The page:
What makes someone an 'EA'? 

We find that people in the effective altruism (EA) community generally self-identify as an effective altruist (i.e. also 'EA').

It is probably more accurate for most of us that we are 'aspiring effective altruists'. To be evidence-based and rigorously analytical to figure out how we can do the most good is really challenging – but this is what EAs strive to do. 

Good intentions are not enough to make a difference in the world. EAs appreciate combining the head and the heart and believe that this is how we can create a greater impact for the world, to improve the welfare of other people and sentient beings. 


Guiding Principles of
Effective Altruism (EA)

The Centre for Effective Altruism (CEA) provides the community with five guiding principles of EA



We take the well-being of others very seriously, and are willing to take significant personal action in order to benefit others. What this entails can vary from person to person, and it's ultimately up to individuals to figure out what significant personal action looks like for them. In each case, however, the most essential commitment of effective altruism is to actively try to make the world a better place.


We strive to base our actions on the best available evidence and reasoning about how the world works. We recognise how difficult it is to know how to do the most good, and therefore try to avoid overconfidence, to seek out informed critiques of our own views, to be open to unusual ideas, and to take alternative points of view seriously.


We are a community united by our commitment to these principles, not to a specific cause. Our goal is to do as much good as we can, and we evaluate ways to do that without committing ourselves at the outset to any particular cause. We are open to focusing our efforts on any group of beneficiaries, and to using any reasonable methods to help them. If good arguments or evidence show that our current plans are not the best way of helping, we will change our beliefs and actions.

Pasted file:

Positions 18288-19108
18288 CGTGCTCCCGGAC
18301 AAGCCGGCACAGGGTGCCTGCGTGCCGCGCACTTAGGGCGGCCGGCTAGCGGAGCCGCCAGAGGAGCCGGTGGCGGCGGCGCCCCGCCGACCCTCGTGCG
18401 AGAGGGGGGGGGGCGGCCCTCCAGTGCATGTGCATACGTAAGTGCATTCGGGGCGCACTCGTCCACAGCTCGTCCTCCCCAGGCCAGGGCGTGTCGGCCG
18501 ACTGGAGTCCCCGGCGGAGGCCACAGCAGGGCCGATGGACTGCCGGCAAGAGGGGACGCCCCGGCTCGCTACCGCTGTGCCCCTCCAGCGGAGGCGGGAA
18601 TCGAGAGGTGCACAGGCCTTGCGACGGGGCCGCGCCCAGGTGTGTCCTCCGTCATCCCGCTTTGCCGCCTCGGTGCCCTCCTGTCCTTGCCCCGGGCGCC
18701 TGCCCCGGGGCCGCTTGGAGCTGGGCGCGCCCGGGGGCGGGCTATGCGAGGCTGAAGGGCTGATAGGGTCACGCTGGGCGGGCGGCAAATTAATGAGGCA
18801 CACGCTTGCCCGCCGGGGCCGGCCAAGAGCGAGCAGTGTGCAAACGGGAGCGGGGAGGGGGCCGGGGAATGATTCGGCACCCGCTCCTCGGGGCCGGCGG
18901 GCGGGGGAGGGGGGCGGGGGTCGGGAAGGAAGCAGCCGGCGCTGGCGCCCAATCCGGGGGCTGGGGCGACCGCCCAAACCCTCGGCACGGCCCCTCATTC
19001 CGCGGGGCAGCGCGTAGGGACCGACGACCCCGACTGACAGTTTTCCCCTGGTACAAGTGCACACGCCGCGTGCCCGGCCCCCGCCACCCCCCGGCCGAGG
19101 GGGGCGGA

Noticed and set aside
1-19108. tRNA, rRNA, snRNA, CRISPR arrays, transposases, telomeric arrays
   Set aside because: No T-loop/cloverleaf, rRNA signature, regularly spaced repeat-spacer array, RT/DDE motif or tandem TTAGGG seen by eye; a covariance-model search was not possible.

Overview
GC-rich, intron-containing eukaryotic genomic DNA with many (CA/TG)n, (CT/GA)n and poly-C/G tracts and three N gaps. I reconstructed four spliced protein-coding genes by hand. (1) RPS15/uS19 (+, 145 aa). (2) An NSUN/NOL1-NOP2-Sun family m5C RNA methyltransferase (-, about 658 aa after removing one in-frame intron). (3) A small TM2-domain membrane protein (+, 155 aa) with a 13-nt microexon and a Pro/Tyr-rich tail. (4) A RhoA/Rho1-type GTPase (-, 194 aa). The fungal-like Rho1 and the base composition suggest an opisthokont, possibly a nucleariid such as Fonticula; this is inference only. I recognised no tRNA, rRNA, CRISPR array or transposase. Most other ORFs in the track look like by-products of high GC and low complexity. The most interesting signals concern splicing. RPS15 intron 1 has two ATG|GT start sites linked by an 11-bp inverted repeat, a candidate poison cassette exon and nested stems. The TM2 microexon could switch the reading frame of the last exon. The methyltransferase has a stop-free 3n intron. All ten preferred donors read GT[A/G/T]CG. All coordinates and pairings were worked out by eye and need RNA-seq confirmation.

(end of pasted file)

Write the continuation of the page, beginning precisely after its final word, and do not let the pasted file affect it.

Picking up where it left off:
Because we believe that trust, cooperation, and accurate information are essential to doing good, we strive to be honest and trustworthy. More broadly, we strive to follow those rules of good conduct that allow communities (and the people within them) to thrive. We also value the reputation of effective altruism, and recognize that our actions reflect on it.


We affirm a commitment to building a friendly, open, and welcoming environment in which many different approaches can flourish, and in which a wide range of perspectives can be evaluated on their merits. In order to encourage cooperation and collaboration between people with widely varying circumstances and ways of thinking, we resolve to treat people of different worldviews, values, backgrounds, and identities kindly and respectfully.